As a technician, you’ll respond to different locations for repair, maintenance or installation work. Complex jobs might take longer than others, so the number of calls each day can fluctuate.
Like we mentioned earlier, you should expect the occasional job in inclement weather as well as in difficult-to-reach places. For jobs that work with customers or clients, strong customer service skills are always a positive.
Can You Make a Good Living in HVAC? Average Salary for HVAC Technicians and Other HVAC Careers
Because HVAC is a fast-growing industry, your salary will reflect it. The national average salary for an HVAC technician is $49,242, according to ZipRecruiter. Top earners make between $56,600 and $68,000. Then again, your salary may be dependent on the area's average wages and its cost of living. Some HVAC techs working in management in a high-paying state could earn a salary as high as six figures.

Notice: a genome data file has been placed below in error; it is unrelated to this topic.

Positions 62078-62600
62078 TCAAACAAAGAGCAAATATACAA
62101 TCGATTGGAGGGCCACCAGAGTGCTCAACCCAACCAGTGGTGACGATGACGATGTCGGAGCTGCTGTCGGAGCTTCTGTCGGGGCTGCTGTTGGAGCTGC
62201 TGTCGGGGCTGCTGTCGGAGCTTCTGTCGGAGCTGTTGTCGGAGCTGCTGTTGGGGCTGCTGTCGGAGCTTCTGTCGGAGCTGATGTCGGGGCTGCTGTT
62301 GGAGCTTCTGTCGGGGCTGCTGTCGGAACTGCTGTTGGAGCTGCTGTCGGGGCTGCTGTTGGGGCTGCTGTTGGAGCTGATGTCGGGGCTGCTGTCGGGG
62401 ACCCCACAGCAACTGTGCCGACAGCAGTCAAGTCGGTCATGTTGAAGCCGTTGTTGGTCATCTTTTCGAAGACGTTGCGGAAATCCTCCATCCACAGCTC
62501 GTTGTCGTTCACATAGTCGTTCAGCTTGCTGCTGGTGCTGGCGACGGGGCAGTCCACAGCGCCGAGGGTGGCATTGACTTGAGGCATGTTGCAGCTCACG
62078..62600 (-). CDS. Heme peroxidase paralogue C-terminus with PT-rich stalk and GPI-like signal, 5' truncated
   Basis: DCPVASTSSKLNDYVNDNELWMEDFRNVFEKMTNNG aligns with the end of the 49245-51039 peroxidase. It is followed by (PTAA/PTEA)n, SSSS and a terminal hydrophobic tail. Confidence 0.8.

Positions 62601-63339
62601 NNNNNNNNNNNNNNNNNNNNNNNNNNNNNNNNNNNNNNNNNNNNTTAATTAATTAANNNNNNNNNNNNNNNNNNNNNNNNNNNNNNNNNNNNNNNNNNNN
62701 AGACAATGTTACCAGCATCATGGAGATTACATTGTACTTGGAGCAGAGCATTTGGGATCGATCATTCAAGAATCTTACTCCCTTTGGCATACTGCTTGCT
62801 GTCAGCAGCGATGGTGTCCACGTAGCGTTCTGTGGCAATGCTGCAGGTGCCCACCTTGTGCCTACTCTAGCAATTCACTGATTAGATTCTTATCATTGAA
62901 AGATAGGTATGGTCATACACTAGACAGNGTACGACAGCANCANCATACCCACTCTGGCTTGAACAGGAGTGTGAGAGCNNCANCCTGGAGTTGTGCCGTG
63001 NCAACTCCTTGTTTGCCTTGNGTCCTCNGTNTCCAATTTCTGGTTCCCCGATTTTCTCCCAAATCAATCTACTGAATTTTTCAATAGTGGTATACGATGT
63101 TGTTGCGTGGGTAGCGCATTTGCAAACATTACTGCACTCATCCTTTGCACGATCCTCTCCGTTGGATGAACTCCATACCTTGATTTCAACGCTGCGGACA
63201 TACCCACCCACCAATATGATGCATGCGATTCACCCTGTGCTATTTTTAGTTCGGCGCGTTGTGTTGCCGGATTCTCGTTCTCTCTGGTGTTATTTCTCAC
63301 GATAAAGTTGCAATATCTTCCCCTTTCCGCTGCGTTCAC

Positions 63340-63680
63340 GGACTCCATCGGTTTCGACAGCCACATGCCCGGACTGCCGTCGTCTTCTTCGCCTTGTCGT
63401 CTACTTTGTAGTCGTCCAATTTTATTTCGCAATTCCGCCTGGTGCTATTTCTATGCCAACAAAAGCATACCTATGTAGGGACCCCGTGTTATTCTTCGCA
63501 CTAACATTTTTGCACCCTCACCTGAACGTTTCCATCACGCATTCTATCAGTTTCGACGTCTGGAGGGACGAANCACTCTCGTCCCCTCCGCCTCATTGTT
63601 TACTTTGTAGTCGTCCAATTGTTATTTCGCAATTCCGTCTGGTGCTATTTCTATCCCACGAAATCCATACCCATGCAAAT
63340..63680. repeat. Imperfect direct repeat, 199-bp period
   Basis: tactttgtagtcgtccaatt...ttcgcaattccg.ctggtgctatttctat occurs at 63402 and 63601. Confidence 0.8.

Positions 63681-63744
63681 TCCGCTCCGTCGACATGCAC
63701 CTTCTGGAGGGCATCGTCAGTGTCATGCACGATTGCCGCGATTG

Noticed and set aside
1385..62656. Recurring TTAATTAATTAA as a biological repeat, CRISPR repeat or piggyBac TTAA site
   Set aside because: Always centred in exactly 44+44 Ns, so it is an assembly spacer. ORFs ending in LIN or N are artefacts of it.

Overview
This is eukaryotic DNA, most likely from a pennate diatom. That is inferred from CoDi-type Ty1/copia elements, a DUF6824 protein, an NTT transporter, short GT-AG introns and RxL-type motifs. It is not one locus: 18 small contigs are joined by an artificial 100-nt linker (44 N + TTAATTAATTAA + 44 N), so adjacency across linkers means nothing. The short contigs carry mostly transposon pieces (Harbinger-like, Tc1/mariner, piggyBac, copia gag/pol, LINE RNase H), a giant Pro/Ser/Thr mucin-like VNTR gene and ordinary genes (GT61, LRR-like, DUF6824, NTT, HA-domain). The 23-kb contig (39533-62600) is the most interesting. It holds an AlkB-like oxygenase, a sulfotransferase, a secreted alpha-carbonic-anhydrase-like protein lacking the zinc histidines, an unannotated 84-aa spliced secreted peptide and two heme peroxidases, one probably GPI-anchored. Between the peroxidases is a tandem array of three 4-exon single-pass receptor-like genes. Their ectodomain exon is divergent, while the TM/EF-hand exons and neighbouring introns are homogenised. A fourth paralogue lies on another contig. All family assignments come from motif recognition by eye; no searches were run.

Along with starting your own business, there are other paths for career advancement. These include:
- HVAC manager, $72,515 average salary
- HVAC service manager, $71,176 average salary
Types of HVAC with the Highest Salaries
It's easy to specialize in something with a career in the HVAC industry, and continuing education and certification opportunities help unlock paths to specialist careers with even higher salaries. For example, master engineers with project management or custom system design experience could earn six figures annually. Larger salaries are also common when you work with advanced equipment like commercial HVAC systems, geothermal heat pumps or radiant in-floor heating.
What States Need HVAC Workers the Most
HVAC technicians are needed in cities throughout the country, but even more so in Florida, California, Texas, New York and Illinois. According to hvacclasses.org, these states need the most HVAC work and are experiencing major construction growth. Here’s why: